Week 12 – The World of Sweeteners
Goal for the week:
- Instead of fruit drinks and punch, switch to 100% fruit juice and limit to 8-12 ounces per day
- Replace energy drinks with fresh fruit or dried fruit to supply your body with energy and other essential nutrients
- Use white milk or a lower sugar flavored milk beverage
- Replace sports drinks with water if exercising less than an hour
Sweeteners can be divided into two groups: nutritive and nonnutritive sweeteners. The main difference between the two groups is that nutritive sweeteners provide calories, whereas nonnutritive sweeteners do not.
Most nutritive sweeteners, such as honey, sugar or high-fructose corn syrup provide calories and carbohydrates but very little nutrients. These types of sweeteners are referred to as added sugars. The problem with added sugars is that an excess leads to extra calories which translates to weight gain. Adults consume an average of 22 teaspoons of added sugar every day while teens consume even more, an average of 34 teaspoons a day. The American Heart Association recommends that adults consume between 6 and 9 teaspoons of added sugar each day and the range for teens is 5-8 teaspoons each day.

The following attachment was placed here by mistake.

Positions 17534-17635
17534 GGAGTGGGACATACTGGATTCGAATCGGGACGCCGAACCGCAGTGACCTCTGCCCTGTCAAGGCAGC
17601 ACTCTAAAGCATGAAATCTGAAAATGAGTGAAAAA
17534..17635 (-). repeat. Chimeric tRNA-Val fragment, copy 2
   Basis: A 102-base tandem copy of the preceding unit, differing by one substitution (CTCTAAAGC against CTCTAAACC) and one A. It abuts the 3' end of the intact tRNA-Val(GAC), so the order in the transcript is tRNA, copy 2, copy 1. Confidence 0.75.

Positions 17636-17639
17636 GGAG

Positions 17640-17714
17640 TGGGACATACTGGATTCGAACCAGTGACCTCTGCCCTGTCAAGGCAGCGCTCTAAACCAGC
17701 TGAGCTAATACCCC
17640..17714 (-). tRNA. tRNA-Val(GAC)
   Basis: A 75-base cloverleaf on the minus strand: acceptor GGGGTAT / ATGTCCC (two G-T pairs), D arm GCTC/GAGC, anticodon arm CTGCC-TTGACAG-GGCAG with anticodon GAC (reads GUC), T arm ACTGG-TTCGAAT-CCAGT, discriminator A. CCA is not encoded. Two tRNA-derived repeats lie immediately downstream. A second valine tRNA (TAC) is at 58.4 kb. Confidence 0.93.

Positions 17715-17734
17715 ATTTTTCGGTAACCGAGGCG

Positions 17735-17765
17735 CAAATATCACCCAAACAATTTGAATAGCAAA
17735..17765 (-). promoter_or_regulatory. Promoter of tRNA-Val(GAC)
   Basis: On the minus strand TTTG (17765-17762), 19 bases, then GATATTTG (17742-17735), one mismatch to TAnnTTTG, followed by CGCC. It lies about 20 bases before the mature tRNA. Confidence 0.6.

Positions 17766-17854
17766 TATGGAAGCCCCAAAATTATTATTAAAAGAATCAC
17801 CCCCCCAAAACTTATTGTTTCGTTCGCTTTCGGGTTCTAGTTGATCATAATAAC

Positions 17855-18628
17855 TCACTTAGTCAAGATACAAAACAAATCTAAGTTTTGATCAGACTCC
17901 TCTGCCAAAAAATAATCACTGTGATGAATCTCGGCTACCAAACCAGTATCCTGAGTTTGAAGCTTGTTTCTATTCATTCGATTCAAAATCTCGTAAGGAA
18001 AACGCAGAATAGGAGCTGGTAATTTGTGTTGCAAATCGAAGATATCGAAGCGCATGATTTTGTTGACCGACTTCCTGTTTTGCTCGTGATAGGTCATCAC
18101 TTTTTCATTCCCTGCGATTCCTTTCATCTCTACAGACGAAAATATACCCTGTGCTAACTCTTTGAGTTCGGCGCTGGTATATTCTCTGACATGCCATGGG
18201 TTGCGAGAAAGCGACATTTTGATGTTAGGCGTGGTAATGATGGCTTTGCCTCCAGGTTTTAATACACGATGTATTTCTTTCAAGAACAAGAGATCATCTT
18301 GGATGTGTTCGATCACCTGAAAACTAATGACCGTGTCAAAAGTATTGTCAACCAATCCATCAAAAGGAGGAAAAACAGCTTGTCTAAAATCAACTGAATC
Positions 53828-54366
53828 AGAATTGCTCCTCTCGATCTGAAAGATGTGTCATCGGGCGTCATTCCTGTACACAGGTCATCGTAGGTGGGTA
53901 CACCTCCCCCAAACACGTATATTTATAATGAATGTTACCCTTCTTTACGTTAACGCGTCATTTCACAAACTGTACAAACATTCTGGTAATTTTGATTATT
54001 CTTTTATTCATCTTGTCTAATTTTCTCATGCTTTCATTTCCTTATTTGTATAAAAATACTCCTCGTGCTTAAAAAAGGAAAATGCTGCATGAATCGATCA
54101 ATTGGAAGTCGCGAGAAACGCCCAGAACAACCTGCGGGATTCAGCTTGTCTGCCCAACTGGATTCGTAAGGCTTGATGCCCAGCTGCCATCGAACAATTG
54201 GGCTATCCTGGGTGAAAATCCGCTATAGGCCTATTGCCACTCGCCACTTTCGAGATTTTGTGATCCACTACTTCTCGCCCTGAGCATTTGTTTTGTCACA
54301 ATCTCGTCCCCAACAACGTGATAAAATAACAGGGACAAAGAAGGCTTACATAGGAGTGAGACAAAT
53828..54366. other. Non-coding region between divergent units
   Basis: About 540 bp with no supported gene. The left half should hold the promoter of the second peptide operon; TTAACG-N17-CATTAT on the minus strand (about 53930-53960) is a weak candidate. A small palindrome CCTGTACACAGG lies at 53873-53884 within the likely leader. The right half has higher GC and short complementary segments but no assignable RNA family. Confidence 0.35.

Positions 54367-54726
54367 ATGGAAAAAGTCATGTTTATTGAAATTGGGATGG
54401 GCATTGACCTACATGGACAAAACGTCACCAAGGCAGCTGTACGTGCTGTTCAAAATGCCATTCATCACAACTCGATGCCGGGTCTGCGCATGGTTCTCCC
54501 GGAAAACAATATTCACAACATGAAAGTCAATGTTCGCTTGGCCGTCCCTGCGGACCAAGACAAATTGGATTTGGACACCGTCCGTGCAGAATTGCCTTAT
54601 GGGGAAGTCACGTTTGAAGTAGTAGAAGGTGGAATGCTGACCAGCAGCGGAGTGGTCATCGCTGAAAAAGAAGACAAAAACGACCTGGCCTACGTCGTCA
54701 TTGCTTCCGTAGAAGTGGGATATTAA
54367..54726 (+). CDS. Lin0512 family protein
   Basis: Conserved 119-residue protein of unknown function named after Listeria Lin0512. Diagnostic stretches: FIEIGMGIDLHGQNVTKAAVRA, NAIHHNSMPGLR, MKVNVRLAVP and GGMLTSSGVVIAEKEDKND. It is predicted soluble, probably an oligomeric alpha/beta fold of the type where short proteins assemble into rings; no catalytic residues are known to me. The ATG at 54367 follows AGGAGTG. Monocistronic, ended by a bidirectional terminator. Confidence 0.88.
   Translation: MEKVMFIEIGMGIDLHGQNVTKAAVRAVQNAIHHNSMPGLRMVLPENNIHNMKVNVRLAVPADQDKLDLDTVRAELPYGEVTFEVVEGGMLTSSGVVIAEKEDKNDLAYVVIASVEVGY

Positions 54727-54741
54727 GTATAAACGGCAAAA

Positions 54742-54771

Energy and sports drinks could contain up to 13 teaspoons of sugar whereas a 20-ounce cola beverage could have as much as 17 teaspoons of sugar.
Where is all this added sugar coming from? Even though sugar is found in many foods, the largest source of added sugar comes from sweetened beverages such as sodas, sports and energy drinks, fruit drinks and punch, and flavored milk beverages. Just to give you an idea, energy and sports drinks could contain up to 13 teaspoons of sugar whereas a 20-ounce cola beverage could have as much as 17 teaspoons of sugar.
For more information on the different kinds of sweeteners, go to Shopping for Sweeteners
Director of Nutrition and Wellness